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Old 01-15-2010, 05:57 PM
 
Location: Sonoran Desert
17,573 posts, read 20,896,059 times
Reputation: 9208

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Quote:
Originally Posted by observer53 View Post
I live in a no-HOA area that's about 24 years old. Even though there's no HOA, the houses all fall in the various shades of white beige tan brown. Some are on the darker or more orange or gold side, but no pink or blue or green. And, enough different builders were involved in building out the area that there really is a nice variation in the homes in terms of style and to a lesser extent, color. You do see much more variety in the older neighborhoods without HOAs. (60's and older).
Probably so, but newer areas, too have more variety than the norm. In Goodyear, new builds can not be the same color as the ones next door or across the street. The choices are all earth tones, not just - or even - beige, and that is appropriate for the home styles. The HOA's generally enforce the same rules for new paint jobs on older houses. The newest developments have all kinds of variety with stone treatments too. In my subdivision, if you repaint you MUST have a different color from your neighbors. We have moved away from the 1980s all navajo white houses that blanket so much of the valley. Personally, I like the new look here much better than new subdivisions I have seen in other parts of the country - gray toned vinyl slats or look-alike brick homes. They are are no less boring and usually have no landscaping to boot. It always amazes me that in places where they have such lovely trees, they cut them all down and leave the new homes sitting in grass fields with tiny saplings planted here and there.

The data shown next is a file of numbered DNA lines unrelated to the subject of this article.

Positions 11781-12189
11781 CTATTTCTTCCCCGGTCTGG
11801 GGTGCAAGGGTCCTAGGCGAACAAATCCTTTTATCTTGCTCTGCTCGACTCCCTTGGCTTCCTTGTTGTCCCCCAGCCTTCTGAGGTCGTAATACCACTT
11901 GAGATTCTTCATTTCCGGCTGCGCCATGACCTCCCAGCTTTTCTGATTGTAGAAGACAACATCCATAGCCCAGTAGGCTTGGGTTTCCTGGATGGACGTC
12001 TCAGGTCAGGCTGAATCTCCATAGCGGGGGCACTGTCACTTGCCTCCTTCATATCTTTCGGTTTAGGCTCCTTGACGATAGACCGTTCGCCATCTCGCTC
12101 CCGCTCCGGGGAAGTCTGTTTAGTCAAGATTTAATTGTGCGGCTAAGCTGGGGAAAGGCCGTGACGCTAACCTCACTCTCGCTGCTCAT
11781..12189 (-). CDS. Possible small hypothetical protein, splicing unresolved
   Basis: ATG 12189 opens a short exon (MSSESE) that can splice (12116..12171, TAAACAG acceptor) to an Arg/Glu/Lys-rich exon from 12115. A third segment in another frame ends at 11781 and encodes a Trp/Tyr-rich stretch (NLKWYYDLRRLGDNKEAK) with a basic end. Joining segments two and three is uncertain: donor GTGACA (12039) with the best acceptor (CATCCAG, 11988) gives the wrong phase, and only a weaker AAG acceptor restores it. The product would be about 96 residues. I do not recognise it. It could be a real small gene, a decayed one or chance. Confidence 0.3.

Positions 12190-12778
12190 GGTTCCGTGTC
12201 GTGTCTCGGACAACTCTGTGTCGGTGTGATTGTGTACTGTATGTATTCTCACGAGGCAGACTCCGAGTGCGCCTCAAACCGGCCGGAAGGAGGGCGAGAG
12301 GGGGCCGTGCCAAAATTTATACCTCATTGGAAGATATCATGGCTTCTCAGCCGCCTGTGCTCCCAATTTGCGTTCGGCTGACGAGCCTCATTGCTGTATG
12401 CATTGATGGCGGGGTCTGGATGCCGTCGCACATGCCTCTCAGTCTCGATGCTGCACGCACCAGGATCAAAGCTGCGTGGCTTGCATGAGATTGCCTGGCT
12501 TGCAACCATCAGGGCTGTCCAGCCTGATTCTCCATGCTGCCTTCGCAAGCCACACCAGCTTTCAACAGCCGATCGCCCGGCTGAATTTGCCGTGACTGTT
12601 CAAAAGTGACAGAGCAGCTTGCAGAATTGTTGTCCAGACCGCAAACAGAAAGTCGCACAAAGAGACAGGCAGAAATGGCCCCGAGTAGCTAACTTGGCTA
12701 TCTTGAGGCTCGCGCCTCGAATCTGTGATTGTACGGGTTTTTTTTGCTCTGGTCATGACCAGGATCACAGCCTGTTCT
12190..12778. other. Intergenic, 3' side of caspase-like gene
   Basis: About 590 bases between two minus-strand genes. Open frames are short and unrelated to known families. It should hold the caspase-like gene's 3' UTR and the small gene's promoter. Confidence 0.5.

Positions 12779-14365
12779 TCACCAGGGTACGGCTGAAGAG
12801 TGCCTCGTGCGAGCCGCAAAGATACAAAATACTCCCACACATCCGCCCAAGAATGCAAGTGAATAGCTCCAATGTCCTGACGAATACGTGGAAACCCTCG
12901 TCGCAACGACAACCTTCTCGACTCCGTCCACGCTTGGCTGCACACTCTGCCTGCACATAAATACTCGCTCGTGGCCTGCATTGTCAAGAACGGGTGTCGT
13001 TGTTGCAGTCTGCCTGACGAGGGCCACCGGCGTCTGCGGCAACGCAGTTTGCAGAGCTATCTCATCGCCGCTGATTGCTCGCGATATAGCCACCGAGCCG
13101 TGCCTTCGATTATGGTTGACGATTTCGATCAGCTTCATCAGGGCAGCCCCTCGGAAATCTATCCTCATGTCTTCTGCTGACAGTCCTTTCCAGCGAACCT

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Old 01-15-2010, 07:10 PM
 
Location: Phoenix, AZ
222 posts, read 343,100 times
Reputation: 157
Quote:
Originally Posted by cmist View Post
I understand they are trying to blend into the desert etc, but personally I do get sick of that as well as living in a place where you are encouraged to conform to blandness. It says a lot about the personality of the people of a city when they prefer monotony to variation.

Out here the goal is to blend rather than to express individualism or character. This is probably true for most of America and not just Phoenix.

When I see photos of other countries like Greece, Mexico, Latin American and Caribbean nations where each home is full of its own character, I have a respect for even the ugliest color choices because as a whole, it feels more alive. Too much matching is boring, unnatural, uninspiring and ugly in my opinion.